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“We must grow beyond toddler status”
– by Horatius Egua
Africa must “pool its resources and help itself because no country in the world will come to the rescue”. A shopkeeper in Nairobi
To what extent is the G20 living up to its claim of steering the world economy out of the financial crisis?
I believe strongly that the G20 leaders are not really concerned about what will happen to the rest of the world. They are primarily worried about how to get their economies out of the woods. The saddest part of the economic recovery issue is that it is being measured by the growth of the American and British economies. These economic giants basically see developing countries as liabilities and that is why the poor nations are not consulted in the whole global economic recovery agenda.
So the G20 claim of acting on behalf of the whole world is not legitimate?
No, as I just pointed out, it is not legitimate at all. The G20 is an economic cabal designed to serve the interests of the G20 member countries and their stooges, nothing more.
What do you think of Africa’s representation at the G20?
The representation is very, very poor, but even if we had strong representation, that would not help much. This continent has no well-structured economic programmes, so it is not of interest to the giant economies. For example, the western economies need oil and gas. But the African countries that have such natural resources lack the technologies to refine them and make them attractive to the west; instead, they are sold as crude commodities. They later return to the continent as finished products. As long as Africa does not progress from a commodities-based economy to a multi-dimensional economy, it will continue to be subservient to the G20 and others.
What is your assessment of the development consensus formulated in Seoul?
The Seoul Consensus (G20) is simply more shop talk. Donors have always spoken of helping poor countries to develop and to “achieve and maintain their maximum growth potential”. But that never meant much in practice. The Seoul Consensus is another promise of the same kind. The G20 promised to focus assistance to developing countries on the areas of food and income security, financial inclusion, domestic resource mobilisation, infrastructure, trade, human resources development, private investment, job creation and knowledge sharing. The Group of 20 leaders also pledged to meet the UN-Millennium Development Goals. We have heard such aid pledges again and again in the past, but they never come true.
Will the consensus have an impact on sub-Saharan Africa?
Africans should take their destiny into their own hands because there is no hope in the G20. At the 2010 annual meeting of the African Development Bank (AfDB) in Côte d’Ivoire, Donald Kaberuka, the Bank’s president, emphasised that Africa must pool its resources and help itself because no country in the world will come to rescue us from the shackles of poverty and underdevelopment. Nigeria’s Vice President Namadi Sambo shares this view – and so do I. If sub-Saharan economies continue to rely on western support, we will never grow beyond our present toddler status. That is what we have to do.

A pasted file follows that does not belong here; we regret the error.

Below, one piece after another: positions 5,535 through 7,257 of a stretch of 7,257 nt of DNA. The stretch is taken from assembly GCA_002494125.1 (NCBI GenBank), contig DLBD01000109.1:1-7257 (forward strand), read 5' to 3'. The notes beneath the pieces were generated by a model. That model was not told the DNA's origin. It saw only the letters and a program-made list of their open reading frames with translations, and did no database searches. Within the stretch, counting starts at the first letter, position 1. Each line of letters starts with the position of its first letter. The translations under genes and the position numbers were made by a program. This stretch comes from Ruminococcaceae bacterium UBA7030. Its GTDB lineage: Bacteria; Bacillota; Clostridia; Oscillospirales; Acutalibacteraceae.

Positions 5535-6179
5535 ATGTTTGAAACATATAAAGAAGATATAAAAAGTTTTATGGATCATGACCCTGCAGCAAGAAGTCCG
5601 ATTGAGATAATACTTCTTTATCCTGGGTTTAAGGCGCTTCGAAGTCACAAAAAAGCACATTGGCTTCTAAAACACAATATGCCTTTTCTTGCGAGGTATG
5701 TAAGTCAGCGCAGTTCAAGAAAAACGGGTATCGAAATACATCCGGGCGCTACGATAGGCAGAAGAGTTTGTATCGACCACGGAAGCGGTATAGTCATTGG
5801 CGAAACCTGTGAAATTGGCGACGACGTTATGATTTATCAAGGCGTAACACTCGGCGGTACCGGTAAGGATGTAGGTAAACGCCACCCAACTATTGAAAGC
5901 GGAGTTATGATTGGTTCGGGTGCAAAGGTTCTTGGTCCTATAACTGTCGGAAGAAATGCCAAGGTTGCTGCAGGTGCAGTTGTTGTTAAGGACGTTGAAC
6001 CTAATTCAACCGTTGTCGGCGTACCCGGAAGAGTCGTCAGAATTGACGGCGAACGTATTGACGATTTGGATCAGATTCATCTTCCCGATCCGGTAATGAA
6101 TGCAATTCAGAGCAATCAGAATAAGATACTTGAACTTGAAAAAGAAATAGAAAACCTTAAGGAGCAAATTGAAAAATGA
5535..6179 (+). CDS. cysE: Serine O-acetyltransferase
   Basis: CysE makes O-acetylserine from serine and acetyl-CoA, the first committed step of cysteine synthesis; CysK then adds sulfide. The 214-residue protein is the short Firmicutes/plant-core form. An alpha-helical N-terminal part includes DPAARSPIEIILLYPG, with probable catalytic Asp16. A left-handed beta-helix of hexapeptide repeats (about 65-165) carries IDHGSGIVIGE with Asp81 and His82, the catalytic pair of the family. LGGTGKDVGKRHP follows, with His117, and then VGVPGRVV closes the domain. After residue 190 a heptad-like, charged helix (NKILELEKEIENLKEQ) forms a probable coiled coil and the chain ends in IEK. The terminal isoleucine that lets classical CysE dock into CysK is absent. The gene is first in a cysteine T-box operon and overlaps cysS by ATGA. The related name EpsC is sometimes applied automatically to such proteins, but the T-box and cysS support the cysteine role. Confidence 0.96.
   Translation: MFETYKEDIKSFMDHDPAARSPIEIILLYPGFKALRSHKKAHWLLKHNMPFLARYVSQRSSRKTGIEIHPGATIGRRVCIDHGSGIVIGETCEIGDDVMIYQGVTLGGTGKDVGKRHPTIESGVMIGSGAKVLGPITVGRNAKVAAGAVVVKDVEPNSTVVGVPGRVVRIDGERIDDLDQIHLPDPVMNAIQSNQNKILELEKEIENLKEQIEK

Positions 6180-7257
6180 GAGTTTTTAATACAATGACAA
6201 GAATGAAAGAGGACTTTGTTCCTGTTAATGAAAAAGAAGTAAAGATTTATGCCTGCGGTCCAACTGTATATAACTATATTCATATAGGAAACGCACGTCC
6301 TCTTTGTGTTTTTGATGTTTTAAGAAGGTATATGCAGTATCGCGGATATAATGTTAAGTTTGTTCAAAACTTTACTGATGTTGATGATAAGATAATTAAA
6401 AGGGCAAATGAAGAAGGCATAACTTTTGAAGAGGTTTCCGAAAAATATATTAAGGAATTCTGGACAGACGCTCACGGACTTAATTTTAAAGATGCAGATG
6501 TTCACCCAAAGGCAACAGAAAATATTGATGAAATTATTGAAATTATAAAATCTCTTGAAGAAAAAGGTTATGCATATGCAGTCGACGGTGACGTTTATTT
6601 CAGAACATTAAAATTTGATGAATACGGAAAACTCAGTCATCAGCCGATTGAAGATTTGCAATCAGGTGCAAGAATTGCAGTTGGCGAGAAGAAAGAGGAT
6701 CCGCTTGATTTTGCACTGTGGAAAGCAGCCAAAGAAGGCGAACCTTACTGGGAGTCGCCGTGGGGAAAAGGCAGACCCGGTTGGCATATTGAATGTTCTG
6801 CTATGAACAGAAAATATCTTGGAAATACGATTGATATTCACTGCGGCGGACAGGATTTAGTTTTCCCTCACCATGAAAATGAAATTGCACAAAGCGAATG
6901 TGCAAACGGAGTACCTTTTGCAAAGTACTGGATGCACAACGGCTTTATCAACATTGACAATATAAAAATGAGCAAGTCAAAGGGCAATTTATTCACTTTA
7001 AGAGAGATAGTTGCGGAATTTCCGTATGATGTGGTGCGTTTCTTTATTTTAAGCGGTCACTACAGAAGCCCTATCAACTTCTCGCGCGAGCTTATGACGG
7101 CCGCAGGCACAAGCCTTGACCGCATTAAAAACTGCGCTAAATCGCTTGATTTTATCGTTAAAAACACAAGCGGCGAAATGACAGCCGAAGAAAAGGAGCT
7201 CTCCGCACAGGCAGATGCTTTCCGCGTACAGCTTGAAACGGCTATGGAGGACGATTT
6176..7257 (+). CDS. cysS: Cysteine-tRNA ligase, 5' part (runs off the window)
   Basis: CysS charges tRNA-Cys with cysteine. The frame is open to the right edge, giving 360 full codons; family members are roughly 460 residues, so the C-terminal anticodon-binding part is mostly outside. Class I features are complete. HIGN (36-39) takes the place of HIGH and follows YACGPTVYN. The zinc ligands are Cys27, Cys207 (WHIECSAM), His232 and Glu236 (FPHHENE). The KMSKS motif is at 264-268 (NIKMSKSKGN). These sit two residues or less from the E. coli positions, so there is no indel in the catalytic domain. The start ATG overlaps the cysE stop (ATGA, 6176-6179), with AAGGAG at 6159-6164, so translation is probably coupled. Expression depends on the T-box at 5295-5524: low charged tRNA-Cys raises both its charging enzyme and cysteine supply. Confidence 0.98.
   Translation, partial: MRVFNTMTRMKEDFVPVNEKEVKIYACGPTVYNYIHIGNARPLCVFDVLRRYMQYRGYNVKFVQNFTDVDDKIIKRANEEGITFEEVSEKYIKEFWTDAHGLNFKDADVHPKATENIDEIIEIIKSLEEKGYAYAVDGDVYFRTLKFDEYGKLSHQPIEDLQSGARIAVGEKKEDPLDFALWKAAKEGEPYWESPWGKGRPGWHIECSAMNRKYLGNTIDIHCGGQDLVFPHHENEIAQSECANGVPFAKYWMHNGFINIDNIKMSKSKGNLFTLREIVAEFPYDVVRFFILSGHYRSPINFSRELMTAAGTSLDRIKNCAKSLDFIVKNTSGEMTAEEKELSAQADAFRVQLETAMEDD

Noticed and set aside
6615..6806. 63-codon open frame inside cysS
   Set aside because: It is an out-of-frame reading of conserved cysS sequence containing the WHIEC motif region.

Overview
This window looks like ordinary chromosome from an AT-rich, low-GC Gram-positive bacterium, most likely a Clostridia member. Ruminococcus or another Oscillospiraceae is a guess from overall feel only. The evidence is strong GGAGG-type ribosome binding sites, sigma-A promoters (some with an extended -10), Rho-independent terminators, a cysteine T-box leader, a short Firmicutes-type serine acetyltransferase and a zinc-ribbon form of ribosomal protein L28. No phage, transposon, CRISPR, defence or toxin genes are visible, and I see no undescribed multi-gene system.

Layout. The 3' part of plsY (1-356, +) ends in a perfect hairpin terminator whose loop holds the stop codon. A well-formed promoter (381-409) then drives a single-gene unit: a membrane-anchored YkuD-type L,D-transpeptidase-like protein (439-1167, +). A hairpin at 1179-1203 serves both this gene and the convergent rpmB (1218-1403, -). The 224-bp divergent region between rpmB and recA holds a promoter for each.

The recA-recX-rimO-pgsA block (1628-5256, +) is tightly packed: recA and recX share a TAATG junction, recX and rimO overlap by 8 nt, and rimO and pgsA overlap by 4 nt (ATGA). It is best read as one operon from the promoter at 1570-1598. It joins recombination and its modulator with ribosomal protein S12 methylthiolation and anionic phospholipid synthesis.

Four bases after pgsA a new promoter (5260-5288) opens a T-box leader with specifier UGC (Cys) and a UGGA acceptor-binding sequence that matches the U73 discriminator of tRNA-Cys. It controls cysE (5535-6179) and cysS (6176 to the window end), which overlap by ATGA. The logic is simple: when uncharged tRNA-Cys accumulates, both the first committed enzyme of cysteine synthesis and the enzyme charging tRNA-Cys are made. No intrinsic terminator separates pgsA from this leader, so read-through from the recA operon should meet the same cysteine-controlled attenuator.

China and India often claim to be speaking for the developing world. Does their participation in the G20 matter to Africans?
China and India are representing their interests and not those of Africa. The sad thing, however, is that these two emerging economies have taken over the economies of the continent, especially so in Nigeria. The Chinese and the Indians are strong in virtually all sectors of the Nigerian economy: energy, aviation, manufacturing, automobile et cetera. What these two emerging economies are protecting is not the interest of sub-Saharan economies, they are protecting their own huge investments.
What is your view on the “currency wars”?
The reason why US President Barack Obama is pushing this issue is that he sees it as the easiest way to help the US economy to stabilise. This is similarly true of the British and other EU governments. Developing countries do not figure in their minds.
To what extent do currency issues affect your country and what is its interest in this context?
Nigeria is not directly affected so far. However, the US currency is used globally, including in Nigeria, as the benchmark. In this sense, stability of the dollar is conducive to global financial stability. The global economic crisis the world witnessed in 2008 and after, however, was triggered by the recklessness of the financial sector in the USA, and the global economy paid dearly for it. If we allow the US economy to be the international benchmark, we’ll soon be heading for the next crisis.
What is your view on fiscal austerity versus government-spending stimulus?
In Nigeria, we look at the issue from a different angle. The federal government’s focus is now on spending efficiency. Olusegun Aganga, Nigeria’s minister of finance, recently said that the government's economic restructuring programme is not so much about spending amounts themselves, but far more about the quality and the efficiency of spending. The government has strengthened its monitoring and evaluation process. Minister Aganga also pointed out that the government has introduced performance-based budgeting. In other words, if spending does not lead to results, it will be discontinued.
What is sub-Saharan Africa’s interest in the global power play?
I would suggest caution. Anything that the rich-world governments do will be geared to serving their countries interests, not those of Africa or other developing regions of the world.